“Resolution One: I will live for God. Resolution Two: If no one else does, I still will.” - Jonathan Edwards -

Wednesday, December 09, 2009

Worship Music

Yes, it has been about six weeks since I posted. A lot has happened -- got caught in a RIF at work, and been very busy at the church. However, I read a short book on worship music while I was away...

The book turned out to be a bust in my opinion. Even though it had the endorsement of a man I truly respect, J. Ligon Duncan III, IMHO, this book was not very compelling.

Before I go much further, I want to say that I agree, by and large, with many of the arguments in the book; i.e. that CCM is inappropriate for worship, and that many (if not most), CCM/modern worship songs are insipid and totally narcissistic. Where I feel that the author went afoul of a solid argument is when he began with the mantra that 'drums' are somehow part of the devil's music.

Now, he did not say that in those words, but he intimates it heavily throughout. And the old boogie man of the 'backbeat' somehow conjuring up Satan in the church is simply not true.

His argument for using classical music is that it is so far removed from anything evil that it is safe to be used in the church - although, in it's day, this music too was frowned upon by many within the church.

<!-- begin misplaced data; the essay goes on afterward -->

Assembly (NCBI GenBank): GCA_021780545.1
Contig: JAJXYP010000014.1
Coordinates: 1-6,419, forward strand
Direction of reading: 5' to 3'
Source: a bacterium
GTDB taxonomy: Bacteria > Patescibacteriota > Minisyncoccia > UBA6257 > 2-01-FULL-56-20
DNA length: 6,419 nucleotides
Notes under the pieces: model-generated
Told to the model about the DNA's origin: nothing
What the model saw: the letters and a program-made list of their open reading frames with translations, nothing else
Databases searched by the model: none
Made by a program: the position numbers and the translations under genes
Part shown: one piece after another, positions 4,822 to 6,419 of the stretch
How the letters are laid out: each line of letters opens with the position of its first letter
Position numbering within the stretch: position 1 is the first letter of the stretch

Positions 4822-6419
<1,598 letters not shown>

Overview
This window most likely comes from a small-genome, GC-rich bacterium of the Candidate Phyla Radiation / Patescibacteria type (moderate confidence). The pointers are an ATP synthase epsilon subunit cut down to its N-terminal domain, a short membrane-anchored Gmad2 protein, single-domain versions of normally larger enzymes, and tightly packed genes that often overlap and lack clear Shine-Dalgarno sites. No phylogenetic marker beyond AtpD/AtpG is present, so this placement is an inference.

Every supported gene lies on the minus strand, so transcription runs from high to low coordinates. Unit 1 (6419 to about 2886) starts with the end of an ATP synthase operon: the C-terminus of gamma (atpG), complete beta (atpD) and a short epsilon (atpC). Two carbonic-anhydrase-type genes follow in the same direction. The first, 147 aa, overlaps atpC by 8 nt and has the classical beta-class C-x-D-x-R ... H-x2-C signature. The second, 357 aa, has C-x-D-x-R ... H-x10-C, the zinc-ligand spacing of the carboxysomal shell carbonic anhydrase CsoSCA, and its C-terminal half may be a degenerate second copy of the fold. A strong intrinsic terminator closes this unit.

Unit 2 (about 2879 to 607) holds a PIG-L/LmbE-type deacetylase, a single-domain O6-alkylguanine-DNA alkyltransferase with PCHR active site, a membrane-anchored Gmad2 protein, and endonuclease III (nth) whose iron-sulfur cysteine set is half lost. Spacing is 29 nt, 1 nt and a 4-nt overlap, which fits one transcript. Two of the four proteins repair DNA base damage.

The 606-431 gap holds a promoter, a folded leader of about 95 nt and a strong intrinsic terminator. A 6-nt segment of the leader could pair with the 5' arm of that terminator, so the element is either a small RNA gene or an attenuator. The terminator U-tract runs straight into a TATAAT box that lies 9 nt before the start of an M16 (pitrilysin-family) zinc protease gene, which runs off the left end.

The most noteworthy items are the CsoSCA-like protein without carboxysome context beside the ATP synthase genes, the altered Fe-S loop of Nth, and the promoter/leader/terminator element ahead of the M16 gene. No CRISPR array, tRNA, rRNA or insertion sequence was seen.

This is written from a Western man's view of music - drums and music of the type that he disparages, are used in other parts of the world where people have always used drums as part of their heritage. they also do not have organs, pianos and the other western instruments.

As I said earlier, I agree that CCM has no place in the worship life of the church, and I am a staunch believer in hymns, and even Psalter singing, however the arguments put forth by Mr. Lucarini just don't hold water from a musical standpoint. I would have enjoyed a much more theological argumentation, as opposed to the almost 'mystical' perspective that a certain beat and instrumentation is inherently evil.

Sadly, as I work through the changes in our worship style; attempting to jettison some of the inherited CCM and replace it with more solid modern hymns and Psalter singing, these types of books are really useless. I am going to pick up Michael Horton's A Better Way. This was recommended by a pastor that I truly respect.

I have also found Hughes Oliphant Old's books to be quite useful -- his Worship book is fantastic, as is his Leading in Prayer workbook.

Books such as Dan Lucarini's simply provide no useful theological argumentation - but instead, rely on the same arguments that the CCM folks use to introduce the drivel that they call worship music. I think there is a better way, and I believe that we can use arguments that transcend the 'drums are bad' mentality.